A tragic accident in the port of Rimini, Italy claimed the lives of four yachtsmen last week when a storm drove their vessel onto the rocks.
On April 18, the 50-foot sailing yacht Dipiù departed Marina di Ravenna, bound for Sicily. Weather conditions deteriorated shortly after her departure and she diverted to the port of Rimini, about 30 nm to the south. As she approached Rimini’s harbor entrance, her propulsion failed. Winds were gusting to 40 knots, and wind and wave action quickly pushed the disabled vessel onto the rocks of the harbor's jetty. In the pounding surf, the Dipiù lost her bulb keel, then capsized and dismasted, and the wave action ground her inverted topsides back and forth on the rocks.
One man was rescued by shoreside emergency responders, who ran down the jetty to bring him to safety. Another survivor was pulled from the water. The authorities launched a search effort for the missing, following reports that some of the crew had abandoned ship to escape the impending accident. Search teams recovered the bodies of the remaining four yachtsmen; the victims included yacht owner and skipper Alessandro Fabbri, 66, his daughter Alessia, 28, Ernesto Salin, 64, and Enrico Martinelli, 68. The survivors were identified as Carlo Calvelli, 68, and Luca Nicolis, 38.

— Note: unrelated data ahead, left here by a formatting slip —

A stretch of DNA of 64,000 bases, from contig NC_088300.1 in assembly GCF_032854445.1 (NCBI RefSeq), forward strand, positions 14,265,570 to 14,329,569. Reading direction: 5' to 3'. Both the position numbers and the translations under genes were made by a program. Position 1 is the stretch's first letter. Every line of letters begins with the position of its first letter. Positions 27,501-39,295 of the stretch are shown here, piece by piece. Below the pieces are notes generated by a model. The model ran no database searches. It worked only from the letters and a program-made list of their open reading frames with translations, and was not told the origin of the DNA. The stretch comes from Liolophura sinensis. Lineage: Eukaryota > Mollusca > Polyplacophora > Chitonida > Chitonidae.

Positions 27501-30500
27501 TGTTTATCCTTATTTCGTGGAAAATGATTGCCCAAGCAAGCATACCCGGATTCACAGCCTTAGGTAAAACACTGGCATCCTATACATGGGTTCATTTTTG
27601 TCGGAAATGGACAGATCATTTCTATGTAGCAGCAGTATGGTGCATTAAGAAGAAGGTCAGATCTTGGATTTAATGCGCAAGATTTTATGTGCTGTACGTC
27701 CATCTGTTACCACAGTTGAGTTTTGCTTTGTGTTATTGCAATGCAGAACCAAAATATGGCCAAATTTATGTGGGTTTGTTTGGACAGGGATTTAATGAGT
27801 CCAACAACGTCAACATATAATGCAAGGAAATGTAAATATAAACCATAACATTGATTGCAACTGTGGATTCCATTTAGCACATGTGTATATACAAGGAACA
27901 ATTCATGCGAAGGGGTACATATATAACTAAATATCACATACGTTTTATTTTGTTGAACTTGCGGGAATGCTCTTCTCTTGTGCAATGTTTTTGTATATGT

In an interview with Italian daily Il Resto del Carlino, Carlo Calvelli said that the Dipiù lost propulsion just 70 yards from the harbor entrance. He recalled that she rolled to one side just before the engine failed; the crew tried to restart it but could not.
"The misfortune is that it [was] near the pier. Had this happened before, we would have time to raise a sail. Or continue towards Ancona. Had this happened a minute later, we would have been in," he said.
Salvors have already lifted the wreck of the Dipiù off the jetty. The vessel's hull will provide evidence for an investigation, which will be headed by the local prosecutor’s office.
The Dipiù was a Bavaria 50, a mass-market design from the 1990s that was popular in the Mediterranean. The model was built with a small diesel auxiliary engine of 75-100 hp. Michele Capra, a yacht dealer, told local media that fuel contamination from dirt or algae in the tanks could have been responsible for the propulsion failure.
Capra also knew Fabbri, the Dipiù's owner, and may have been among the last people to see the victims alive. He said that he had warned Fabbri of the dangerous weather forecast and had advised him not to sail.